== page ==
Although effective communication is essential to connect with non-mathematicians, the intelligible articulation and exchange of ideas within the mathematical community is crucial as well. This clear articulation falters when the competitive nature of mathematicians emerges, which happens all too frequently in environments like JMM. Whereas the intention of the conference is to facilitate and nourish the sharing of knowledge, pride and confidence in one’s research can easily be misinterpreted as a boastful display of arrogance. This is a result of miscommunication and can feed competition and hinder the transfer of knowledge between colleagues. This, however, can also be easily avoided through patient and thorough explanations. The most impressive communicators ask questions before assuming that their audience has background knowledge of a topic. They take the time to check in with their audience, read the non-verbal cues, and adjust their scope or description accordingly. They ask for and are receptive to the feedback of others, and provide it to their peers as well. By actively valuing these skills, we can foster an even stronger community and create a space where collaboration is seamless.
Tim Chartier, recipient of a national teaching award from the Mathematical Association of America and professor at Davidson College, shared his experiences with these skills at a panel on alternative communication at JMM. Unlike most JMM attendees, Chartier is both a professional mathematician and a professional mime. He and his wife, Tanya Chartier, have spent the past decade developing what they call ‘Mime-atics’, a creative way of communicating mathematics. The Chartiers perform their shows everywhere, from elementary schools to renaissance festivals, to the Mathemati-con at JMM, in hopes that the inherent creativity and imagination of mathematics will be conveyed to others. Although Mime-atics was initially developed with the aim of communicating mathematics to non-mathematicians, the side effects have aided in his communication with his peers, as well. As someone who is professionally trained to communicate without words, it is unsurprising that Chartier is also perceptive to the non-verbal cues of those around him. At the panel, Chartier recalled a performance where he had to change his plan because he noticed the closed-off body language of his audience. He was able to pick up on their folded arms and hunched shoulders and adapt his show to ensure that his message would be effectively communicated. Although many of us will never have the opportunity to become a professional mime, we can adopt some of the techniques he’s learned. By reading the non-verbal cues of our peers and being willing to adapt the content of our presentations accordingly, we can begin to change how mathematics is communicated.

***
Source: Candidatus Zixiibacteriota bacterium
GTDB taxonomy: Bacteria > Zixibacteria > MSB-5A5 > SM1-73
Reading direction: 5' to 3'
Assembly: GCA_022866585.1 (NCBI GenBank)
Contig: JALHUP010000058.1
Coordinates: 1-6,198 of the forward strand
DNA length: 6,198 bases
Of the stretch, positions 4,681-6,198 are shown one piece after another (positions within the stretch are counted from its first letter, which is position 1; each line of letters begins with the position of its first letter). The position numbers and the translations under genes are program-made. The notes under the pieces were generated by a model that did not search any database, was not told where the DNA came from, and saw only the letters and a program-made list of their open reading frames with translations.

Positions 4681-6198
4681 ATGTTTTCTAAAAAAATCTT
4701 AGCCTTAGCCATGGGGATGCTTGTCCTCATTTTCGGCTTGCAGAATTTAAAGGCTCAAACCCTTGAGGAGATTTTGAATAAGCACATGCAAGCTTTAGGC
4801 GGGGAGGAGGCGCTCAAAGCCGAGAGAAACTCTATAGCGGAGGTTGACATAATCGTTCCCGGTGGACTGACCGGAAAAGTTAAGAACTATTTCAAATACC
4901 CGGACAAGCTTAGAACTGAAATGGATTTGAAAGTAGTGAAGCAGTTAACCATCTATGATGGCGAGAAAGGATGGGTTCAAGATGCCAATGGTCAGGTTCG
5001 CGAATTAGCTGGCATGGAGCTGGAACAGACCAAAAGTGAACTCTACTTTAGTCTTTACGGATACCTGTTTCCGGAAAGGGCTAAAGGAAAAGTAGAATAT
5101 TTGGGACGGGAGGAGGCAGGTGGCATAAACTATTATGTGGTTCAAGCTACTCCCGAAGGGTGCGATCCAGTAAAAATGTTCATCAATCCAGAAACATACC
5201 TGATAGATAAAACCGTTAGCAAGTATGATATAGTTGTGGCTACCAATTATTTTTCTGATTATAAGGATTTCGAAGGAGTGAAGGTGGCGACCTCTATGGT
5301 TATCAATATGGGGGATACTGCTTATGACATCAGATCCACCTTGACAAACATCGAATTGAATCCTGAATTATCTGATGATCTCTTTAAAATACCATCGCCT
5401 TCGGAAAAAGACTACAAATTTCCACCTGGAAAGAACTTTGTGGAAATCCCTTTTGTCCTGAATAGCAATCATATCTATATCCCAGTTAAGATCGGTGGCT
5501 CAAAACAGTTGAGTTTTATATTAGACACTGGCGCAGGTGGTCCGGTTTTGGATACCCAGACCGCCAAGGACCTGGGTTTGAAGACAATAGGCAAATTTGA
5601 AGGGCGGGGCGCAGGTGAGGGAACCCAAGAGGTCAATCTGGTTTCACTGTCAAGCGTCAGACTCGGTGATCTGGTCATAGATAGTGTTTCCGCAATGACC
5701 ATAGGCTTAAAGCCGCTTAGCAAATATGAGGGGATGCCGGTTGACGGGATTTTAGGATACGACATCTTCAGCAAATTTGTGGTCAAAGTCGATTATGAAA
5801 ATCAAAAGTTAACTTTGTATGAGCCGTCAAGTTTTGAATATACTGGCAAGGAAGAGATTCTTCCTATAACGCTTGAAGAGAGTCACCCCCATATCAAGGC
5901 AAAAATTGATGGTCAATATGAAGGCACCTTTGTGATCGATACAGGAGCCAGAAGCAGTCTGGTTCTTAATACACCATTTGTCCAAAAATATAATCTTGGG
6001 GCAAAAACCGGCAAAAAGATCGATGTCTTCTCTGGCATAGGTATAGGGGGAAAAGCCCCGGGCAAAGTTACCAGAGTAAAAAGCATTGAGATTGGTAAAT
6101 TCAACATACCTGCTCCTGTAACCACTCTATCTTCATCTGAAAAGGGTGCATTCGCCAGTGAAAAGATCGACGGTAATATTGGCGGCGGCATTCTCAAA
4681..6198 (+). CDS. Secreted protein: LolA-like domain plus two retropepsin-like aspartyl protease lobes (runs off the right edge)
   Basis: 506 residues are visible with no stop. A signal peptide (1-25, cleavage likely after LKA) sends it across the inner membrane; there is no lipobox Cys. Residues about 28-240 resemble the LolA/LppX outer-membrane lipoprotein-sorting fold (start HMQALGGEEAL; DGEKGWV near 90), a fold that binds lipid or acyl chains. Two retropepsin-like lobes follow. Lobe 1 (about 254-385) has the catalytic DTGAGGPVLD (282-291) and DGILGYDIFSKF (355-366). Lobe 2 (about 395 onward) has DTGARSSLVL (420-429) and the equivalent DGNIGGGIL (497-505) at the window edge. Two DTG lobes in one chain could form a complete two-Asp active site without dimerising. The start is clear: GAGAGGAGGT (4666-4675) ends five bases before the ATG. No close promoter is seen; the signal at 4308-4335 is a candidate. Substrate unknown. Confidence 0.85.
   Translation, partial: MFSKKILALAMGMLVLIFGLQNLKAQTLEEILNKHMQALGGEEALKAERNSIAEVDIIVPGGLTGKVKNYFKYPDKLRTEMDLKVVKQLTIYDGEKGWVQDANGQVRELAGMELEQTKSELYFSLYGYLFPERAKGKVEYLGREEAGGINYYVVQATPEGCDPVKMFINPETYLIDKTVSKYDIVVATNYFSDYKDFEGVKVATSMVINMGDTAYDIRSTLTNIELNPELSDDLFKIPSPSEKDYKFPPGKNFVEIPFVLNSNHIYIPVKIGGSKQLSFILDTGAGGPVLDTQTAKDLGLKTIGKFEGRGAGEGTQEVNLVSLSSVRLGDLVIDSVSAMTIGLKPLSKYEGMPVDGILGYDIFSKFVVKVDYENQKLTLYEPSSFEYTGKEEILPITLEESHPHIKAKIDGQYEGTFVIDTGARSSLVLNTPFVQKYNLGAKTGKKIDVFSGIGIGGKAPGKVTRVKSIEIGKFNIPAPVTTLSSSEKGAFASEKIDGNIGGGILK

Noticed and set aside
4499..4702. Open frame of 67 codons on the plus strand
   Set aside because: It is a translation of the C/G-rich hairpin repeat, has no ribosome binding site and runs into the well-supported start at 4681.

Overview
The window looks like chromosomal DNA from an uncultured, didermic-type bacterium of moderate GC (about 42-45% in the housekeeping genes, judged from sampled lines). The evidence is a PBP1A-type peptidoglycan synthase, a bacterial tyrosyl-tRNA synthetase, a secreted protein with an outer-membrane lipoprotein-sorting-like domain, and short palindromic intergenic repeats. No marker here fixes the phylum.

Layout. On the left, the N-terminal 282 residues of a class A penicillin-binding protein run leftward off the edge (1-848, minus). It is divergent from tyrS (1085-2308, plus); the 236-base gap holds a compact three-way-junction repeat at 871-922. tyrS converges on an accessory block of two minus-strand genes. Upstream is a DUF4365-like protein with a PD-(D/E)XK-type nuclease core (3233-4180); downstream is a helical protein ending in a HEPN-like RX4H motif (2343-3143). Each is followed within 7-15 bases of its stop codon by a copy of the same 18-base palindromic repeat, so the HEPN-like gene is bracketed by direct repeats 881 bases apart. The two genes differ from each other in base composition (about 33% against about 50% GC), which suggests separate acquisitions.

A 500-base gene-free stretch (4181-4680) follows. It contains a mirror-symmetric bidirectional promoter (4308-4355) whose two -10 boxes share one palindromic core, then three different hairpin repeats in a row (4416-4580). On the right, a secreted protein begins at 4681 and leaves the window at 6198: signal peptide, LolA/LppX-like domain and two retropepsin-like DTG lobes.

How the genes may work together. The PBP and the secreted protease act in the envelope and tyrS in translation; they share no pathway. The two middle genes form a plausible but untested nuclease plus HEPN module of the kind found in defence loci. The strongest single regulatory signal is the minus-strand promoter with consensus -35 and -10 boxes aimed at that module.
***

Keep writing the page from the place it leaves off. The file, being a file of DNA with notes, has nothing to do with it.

Though changing how the world communicates will take time, we discovered a few strategies to help in the meantime. For example, when asked by a new acquaintance about your research, it helps to answer them in a simple and accessible way. During the questions session of the next talk that leaves you confused, challenge yourself and the speaker by asking, “If you had to explain your talk to a third-grader, what would you say?” In every technical interaction, set the intention to practice effective communication and patience before speaking with a peer, your mathematical nemesis, or curious third-grader. The practice of your effective communication will eventually spread, and hopefully at next year’s JMM we won’t be having the same discussion.
We must acknowledge that not all incomprehensible talks, articles and lectures indicate poor communication. That being said, we should not accept confusion as the norm. We must challenge ourselves and others to set a standard of clarity, and keep searching for answers, one question at a time.
||Izabel Aguiar is a student at the Colorado School of Mines and is currently pursuing her bachelor’s in statistics, her master’s in computational and applied mathematics, and her Secondary Teaching Licensure. Izabel is passionate about interdisciplinary research, the power of education, and the importance of effective communication.
||Jessica Deters is a senior at Colorado School of Mines completing her BS and beginning her MS in Applied Mathematics and Statistics. She's passionate about effective communication of mathematics to the masses and increasing diversity in STEM.